Last week we reported that the NLRB reversed 50 years of precedent in a manner favoring unions. As it marched toward the end of 2012, the Board continued this paradigm shift with another recent decision that moves away from long-standing rules governing labor relations and provides more leverage to unions. When an employer imposes discipline following an investigation, the union representing the employee may request copies of the employer’s witness statements. But does the employer have to hand them over? As part of a series of well-publicized decisions the NLRB overturned long-standing precedent (see for example American Baptist Homes of the West d/b/a Piedmont Gardens). Before this recent decision, when an employer had obtained a witness statement with a promise of confidentiality, it was not required to provide a union with a copy. That is no longer the case (See Anheuser-Busch, Inc., 237 NLRB 982). Human resource professionals may see this decision as limiting their ability to conduct thorough investigations of workplace incidents. However, although there is legitimate cause for concern, in most instances, employers can still conduct effective investigations so long as they are mindful of the permissible parameters of the new “rule.”

The new test, though more difficult, is not impossible to meet. For an employer to be able to withhold witness statements, it must be prepared to engage in a “balancing” test; that is, it will have to demonstrate that the “confidentiality interest” in the witness statement outweighs the union’s right to know the identity of the witnesses and the contents of their statements. To meet that test, the employer should be prepared to demonstrate that:

1)  The employee/witness demanded, and was given, an assurance of confidentiality and
2)  The employer has a “legitimate and substantial confidentiality interest” in the statements

What will the NLRB consider to be a “legitimate and substantial confidentiality interest?” Though the Board has not specifically defined the term, it has provided a number of indicators, such as a case of suspected drug use at a nuclear power-generating plant, and a second where employees of a petroleum pipeline revealed knowledge of drug use by co-workers. These two cases demonstrate that legitimate safety concerns will be given considerable weight in tipping the balance in favor of non-disclosure. Along the same lines, the Administrative Law Judge in American Baptist case listed examples when assurances of confidentiality were warranted:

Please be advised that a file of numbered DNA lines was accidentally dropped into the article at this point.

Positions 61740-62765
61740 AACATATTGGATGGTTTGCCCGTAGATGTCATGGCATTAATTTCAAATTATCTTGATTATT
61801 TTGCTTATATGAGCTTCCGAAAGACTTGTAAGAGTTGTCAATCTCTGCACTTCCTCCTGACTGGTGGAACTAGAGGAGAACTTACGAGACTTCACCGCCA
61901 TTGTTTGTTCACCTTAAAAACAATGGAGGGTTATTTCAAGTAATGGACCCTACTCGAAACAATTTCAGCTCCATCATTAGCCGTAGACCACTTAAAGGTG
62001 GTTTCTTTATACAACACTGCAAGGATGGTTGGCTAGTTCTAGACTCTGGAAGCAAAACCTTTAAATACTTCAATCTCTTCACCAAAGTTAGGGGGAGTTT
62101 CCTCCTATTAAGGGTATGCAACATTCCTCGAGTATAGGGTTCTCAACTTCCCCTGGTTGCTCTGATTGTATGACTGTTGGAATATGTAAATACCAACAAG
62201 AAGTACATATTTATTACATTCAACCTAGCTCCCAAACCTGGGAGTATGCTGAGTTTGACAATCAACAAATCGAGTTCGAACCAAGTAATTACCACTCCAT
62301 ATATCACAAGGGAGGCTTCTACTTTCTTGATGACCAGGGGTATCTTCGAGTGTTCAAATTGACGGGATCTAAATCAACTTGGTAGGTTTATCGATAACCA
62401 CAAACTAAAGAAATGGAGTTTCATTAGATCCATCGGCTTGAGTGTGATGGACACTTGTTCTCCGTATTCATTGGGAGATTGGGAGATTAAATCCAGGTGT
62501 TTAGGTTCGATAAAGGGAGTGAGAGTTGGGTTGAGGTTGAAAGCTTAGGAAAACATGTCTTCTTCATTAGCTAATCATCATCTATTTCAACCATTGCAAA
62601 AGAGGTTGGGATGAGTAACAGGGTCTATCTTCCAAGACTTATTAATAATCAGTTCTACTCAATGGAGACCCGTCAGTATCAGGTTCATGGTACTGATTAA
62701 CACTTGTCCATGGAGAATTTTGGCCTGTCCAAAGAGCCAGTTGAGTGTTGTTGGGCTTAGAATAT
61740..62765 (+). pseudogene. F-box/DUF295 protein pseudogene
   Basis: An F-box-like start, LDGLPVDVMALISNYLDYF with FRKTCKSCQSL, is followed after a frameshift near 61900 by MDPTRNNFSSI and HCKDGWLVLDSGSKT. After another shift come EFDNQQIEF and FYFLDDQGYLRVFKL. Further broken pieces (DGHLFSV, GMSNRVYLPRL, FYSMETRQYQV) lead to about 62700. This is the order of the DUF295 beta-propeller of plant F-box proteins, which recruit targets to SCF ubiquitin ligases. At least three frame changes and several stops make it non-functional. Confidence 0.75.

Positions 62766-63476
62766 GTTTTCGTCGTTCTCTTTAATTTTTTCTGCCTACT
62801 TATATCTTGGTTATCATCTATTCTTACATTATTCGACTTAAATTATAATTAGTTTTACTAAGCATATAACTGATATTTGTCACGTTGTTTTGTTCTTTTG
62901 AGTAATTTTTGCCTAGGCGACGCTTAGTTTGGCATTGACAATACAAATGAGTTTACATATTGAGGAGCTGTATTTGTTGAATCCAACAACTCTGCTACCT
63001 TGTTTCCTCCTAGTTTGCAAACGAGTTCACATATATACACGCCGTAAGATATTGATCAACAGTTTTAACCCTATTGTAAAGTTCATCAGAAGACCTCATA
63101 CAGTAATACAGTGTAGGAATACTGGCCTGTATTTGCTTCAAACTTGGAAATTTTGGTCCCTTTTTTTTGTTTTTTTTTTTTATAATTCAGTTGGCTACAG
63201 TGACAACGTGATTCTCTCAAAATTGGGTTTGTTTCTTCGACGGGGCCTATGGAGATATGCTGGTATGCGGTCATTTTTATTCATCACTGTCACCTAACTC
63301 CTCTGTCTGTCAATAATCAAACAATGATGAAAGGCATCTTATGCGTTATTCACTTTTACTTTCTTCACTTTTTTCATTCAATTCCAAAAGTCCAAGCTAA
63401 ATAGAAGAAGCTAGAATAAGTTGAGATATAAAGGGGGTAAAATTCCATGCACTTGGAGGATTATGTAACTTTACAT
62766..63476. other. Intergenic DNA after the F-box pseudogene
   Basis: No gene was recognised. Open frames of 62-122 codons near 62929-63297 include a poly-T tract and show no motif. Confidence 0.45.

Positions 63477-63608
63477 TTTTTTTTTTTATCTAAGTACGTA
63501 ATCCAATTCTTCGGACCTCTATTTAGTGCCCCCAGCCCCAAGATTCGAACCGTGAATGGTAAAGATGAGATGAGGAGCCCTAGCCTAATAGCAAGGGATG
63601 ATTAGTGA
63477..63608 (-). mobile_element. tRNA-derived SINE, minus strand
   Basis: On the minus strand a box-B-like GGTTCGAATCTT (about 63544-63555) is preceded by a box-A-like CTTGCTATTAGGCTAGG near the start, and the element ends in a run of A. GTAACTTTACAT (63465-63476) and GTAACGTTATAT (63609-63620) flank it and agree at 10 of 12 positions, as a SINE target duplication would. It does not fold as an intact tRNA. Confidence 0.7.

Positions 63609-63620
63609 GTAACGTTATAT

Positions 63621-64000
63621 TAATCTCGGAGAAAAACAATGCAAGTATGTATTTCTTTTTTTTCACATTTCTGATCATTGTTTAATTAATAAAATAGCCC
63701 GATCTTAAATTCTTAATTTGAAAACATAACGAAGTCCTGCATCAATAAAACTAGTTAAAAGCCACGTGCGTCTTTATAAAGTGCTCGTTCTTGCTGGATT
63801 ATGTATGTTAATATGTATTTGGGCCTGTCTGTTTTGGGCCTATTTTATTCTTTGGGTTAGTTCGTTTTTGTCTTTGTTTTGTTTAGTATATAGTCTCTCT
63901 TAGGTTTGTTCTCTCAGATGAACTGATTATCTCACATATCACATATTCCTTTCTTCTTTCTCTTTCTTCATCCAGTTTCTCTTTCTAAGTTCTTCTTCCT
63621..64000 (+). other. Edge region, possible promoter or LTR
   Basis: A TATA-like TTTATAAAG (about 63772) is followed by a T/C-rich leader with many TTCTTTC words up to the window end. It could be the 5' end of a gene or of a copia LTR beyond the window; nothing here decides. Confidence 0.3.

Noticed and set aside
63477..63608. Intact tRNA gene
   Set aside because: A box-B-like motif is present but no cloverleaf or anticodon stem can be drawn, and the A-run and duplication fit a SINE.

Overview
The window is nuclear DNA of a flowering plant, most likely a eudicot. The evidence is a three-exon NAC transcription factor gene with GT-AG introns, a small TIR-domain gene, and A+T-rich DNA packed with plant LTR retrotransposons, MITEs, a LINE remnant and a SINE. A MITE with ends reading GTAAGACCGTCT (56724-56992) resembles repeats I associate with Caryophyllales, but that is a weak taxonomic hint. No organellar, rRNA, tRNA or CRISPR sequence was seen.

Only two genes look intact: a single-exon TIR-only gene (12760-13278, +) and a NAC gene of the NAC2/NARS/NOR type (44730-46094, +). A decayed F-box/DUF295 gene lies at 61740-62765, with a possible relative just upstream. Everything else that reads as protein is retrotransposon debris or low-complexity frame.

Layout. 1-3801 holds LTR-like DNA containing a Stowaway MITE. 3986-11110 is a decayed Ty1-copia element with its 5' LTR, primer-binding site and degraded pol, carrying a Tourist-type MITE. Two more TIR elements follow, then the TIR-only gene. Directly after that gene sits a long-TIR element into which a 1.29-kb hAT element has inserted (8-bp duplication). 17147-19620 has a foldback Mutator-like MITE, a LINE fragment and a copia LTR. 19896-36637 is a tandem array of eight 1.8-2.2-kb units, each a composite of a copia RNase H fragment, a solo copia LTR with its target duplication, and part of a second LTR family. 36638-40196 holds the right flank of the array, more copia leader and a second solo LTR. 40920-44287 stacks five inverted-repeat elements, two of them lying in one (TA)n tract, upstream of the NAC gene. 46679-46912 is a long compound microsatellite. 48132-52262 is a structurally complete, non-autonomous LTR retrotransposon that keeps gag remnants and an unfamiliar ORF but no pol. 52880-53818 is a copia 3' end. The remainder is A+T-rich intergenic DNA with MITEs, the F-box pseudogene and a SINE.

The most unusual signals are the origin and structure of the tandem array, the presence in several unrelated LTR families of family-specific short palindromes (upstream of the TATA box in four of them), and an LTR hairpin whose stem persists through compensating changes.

1. They are a means of encouraging employees to report other employees who may be “acting in ways that endanger themselves,” their co-workers, other persons, or the facility itself.
  2. They are a means of encouraging employees to report criminal activity.
  3. There is credible evidence of safety concerns or concerns over potential retribution (but unsubstantiated fears of retribution will not be enough).
  4. Similarly, when there is a “clear and present danger” that intimidation or harassment of witnesses would occur. (Note that mere “speculative” fears without some supporting evidence will not be enough.)
  5. The employer is following the EEOC Guidance regarding assurances of confidentiality in investigation of workplace harassment.
  6. The contents of the statements would reveal “highly personal information” such as medical records or other facts of a personal nature.
  7. The statements would reveal substantial proprietary information, such as trade secrets.
  8. They contain information that is traditionally privileged (for example, memoranda prepared for pending litigation).

These are by no means the only circumstances when an employer could legitimately decline to hand over to a union witness statements obtained with an assurance of confidentiality, but they are illustrative examples. It should be noted that common to many of them is the element of potential risk of harm to other workers, the facility, or even the employee under investigation. Potential harm to “customers,” including patients in a health care setting, also will be a strong factor tipping the balance.

However, an employer should carefully note that, even when it is able to demonstrate that it has a “confidentiality interest” that outweighs the union’s right to know, it will still have to offer to “accommodate” the union’s request. What form that accommodation will take will vary with the facts but could include, for example, offering a written summary of the facts, or providing statements with the witnesses/names and identifying information deleted, or revealing information with an adequate assurance that there will be no further disclosure, or some combination of these instances of “accommodation.” Such accommodations should be negotiated through an appropriate “meet and confer” process. Moreover, even if no agreement over disclosure can be reached, an employer’s good faith efforts to accommodate the union’s request should be a good defense.